May 27 was my day in court.  I had been arrested by the abortuary guard and charged with trespassing several months earlier as I counseled a woman in the back alley of the Morgentaler abortuary.


In court I defended myself on the charge by stating I had a legal right to take action, under the circumstances which are far from normal or legal.


While giving my defense, I looked up occasionally and noticed that the judge seemed impatient.  I felt from this reaction that I wasn’t making too many legal points with this learned man.  Finally, I finished my defense and sat down.


Just as the judge was about to make a comment (probably to find me guilty) a lawyer, unknown to me, asked if he could intervene.  He proceeded to state that he could not help but notice (probably with some humor) me trying to defend myself.  He also made it clear that I had not retained him as legal counsel.  However, he felt I did have a case because the crown had failed to point out under whose authority the security guard had arrested me.  The judge concurred.  The Crown objected.  The judged overruled the objection and dismissed the case.


I credit this highly unusual turn of events to the power of prayer.  Before my trial, I had said more than my usual quota of prayers.  Also, with me in the courtroom that day were two fellow pro-lifers – Mike Lynch and Leo Beecher – both silently praying the Rosary during my trial.  The outcome speaks for itself.  God faithfully answered our prayers.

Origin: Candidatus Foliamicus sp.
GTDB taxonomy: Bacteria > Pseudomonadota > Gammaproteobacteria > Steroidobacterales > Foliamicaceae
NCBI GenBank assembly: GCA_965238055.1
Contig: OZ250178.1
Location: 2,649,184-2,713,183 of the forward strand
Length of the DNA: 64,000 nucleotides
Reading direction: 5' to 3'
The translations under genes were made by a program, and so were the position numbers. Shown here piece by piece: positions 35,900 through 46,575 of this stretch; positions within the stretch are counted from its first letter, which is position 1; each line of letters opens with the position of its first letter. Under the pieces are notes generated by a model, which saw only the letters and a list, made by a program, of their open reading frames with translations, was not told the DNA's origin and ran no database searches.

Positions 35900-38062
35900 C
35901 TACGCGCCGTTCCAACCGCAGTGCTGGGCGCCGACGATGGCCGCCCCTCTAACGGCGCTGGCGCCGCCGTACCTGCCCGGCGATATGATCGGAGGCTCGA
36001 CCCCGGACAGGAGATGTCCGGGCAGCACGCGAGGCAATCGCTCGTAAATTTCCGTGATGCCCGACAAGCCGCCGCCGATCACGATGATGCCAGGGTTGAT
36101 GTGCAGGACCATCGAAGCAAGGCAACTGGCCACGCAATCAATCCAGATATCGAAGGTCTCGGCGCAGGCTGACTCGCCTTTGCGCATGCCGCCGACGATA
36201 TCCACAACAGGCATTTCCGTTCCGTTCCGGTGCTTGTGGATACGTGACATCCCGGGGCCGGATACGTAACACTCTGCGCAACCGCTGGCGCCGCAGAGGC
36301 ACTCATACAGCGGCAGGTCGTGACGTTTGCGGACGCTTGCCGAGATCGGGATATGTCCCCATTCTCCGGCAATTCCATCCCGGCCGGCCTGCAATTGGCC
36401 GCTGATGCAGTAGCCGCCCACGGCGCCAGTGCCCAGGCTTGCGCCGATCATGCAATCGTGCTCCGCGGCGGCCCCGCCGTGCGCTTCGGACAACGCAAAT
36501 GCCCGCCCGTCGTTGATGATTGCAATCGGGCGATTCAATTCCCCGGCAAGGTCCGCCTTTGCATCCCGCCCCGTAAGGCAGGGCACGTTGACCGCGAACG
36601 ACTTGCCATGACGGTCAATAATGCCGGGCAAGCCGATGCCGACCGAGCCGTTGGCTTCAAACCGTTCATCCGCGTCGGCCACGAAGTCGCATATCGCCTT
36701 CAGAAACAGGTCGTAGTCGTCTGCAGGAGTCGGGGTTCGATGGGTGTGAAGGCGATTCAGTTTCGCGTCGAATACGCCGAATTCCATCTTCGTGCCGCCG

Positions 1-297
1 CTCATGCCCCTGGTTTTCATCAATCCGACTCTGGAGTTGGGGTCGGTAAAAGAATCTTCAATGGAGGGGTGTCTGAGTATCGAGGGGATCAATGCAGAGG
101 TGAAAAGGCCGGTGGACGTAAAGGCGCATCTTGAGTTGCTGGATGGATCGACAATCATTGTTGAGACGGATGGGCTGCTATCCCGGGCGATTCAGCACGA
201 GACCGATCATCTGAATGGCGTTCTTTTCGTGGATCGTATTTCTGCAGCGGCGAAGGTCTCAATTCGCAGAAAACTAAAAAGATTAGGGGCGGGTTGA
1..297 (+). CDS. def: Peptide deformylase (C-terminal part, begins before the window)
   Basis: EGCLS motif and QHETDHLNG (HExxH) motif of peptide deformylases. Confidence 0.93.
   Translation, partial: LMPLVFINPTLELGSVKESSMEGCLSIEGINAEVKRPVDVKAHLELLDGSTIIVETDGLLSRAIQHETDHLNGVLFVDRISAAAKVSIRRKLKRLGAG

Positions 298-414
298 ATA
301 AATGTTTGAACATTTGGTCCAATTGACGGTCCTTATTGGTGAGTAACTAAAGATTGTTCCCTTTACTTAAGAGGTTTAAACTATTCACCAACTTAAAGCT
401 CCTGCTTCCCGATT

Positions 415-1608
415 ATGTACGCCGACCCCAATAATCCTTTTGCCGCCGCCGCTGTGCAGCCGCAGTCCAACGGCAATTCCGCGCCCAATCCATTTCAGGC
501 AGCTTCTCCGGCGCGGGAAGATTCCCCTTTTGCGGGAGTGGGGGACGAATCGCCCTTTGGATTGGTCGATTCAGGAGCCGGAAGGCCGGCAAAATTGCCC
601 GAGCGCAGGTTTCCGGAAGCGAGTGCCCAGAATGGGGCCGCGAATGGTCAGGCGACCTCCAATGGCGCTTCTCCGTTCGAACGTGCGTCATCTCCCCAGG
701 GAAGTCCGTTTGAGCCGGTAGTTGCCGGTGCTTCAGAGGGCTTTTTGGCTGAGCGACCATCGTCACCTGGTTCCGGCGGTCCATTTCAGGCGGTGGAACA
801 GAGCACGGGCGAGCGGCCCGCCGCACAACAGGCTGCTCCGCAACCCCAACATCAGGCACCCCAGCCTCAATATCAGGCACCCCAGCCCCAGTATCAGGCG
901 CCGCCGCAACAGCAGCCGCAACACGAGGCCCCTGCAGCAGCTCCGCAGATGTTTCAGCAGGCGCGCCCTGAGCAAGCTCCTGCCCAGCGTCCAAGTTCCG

However, I was not so fortunate a few weeks later, when I was found guilty of another trespassing charge, and place on one year’s probation.  On the day of this second charge, Tom Brown, also a sidewalk counselor, appeared in court on similar charges.  His case was dismissed.


In Tom’s case, Shane, the abortuary guard, stated he was not aware of the illegal abortions taking place at 85 Harbord Street. This is after being employed at the facility for over a year!


Incidentally, Dan McCash, who was found guilty of trespassing in March and was placed on three years’ probation (the maximum for a first offence), has appealed his conviction to the District Court and the appeal will be heard soon.